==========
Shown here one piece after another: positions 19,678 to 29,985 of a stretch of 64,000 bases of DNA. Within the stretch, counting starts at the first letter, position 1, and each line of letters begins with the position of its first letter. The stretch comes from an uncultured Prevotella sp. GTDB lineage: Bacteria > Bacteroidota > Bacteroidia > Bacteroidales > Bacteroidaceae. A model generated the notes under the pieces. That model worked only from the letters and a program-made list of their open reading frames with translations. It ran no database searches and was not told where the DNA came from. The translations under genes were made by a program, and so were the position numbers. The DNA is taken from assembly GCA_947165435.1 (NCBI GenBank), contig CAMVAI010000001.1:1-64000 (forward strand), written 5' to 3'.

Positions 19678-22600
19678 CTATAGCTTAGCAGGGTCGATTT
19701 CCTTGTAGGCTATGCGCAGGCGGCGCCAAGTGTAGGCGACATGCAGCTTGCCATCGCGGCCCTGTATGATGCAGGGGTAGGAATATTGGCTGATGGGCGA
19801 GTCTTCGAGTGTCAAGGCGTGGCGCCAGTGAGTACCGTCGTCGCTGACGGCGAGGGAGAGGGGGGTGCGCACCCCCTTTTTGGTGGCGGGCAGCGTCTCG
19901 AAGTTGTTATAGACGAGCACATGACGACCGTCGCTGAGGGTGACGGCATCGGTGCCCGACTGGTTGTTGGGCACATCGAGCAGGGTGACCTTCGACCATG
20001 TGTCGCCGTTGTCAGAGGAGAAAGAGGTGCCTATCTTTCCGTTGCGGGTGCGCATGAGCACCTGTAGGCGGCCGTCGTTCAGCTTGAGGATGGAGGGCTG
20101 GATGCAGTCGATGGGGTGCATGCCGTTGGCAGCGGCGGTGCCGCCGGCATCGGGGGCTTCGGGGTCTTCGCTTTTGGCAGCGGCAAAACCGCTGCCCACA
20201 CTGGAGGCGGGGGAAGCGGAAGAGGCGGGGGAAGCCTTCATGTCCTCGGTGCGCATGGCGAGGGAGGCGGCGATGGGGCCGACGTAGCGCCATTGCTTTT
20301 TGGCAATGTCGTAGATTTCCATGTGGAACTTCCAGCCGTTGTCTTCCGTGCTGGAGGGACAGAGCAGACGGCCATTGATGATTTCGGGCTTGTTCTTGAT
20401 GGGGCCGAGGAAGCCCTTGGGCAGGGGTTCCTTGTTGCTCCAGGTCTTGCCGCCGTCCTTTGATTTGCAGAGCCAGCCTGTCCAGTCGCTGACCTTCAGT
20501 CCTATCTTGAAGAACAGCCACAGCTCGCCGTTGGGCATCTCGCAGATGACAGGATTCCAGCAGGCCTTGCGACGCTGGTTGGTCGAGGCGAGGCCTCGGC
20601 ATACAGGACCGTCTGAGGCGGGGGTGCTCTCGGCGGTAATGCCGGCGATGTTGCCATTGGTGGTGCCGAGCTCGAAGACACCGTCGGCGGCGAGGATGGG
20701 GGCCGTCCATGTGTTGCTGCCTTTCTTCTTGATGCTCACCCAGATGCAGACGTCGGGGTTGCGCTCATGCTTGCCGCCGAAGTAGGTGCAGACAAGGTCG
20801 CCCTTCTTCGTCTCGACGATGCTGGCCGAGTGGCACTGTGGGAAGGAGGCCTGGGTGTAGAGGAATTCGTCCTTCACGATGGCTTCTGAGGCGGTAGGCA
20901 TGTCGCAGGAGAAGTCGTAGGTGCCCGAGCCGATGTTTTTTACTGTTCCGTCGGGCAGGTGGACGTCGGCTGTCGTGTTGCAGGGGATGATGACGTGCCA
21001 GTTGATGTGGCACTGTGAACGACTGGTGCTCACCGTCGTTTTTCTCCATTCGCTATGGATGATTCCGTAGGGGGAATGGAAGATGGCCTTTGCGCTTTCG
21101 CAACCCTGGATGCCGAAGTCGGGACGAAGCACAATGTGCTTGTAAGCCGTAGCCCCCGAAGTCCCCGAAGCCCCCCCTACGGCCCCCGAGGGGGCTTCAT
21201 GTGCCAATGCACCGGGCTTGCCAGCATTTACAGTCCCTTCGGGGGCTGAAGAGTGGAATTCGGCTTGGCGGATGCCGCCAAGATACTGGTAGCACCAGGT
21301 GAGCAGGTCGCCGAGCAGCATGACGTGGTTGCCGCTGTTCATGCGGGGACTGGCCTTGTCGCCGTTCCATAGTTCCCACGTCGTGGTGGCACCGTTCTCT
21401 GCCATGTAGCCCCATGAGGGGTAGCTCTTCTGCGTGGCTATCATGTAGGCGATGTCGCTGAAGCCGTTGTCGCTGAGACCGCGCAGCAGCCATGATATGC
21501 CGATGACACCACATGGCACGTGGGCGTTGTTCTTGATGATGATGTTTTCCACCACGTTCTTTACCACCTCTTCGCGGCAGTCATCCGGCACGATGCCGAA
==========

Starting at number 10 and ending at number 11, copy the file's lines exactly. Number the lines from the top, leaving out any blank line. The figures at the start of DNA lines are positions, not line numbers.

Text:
20301 TGGCAATGTCGTAGATTTCCATGTGGAACTTCCAGCCGTTGTCTTCCGTGCTGGAGGGACAGAGCAGACGGCCATTGATGATTTCGGGCTTGTTCTTGAT
20401 GGGGCCGAGGAAGCCCTTGGGCAGGGGTTCCTTGTTGCTCCAGGTCTTGCCGCCGTCCTTTGATTTGCAGAGCCAGCCTGTCCAGTCGCTGACCTTCAGT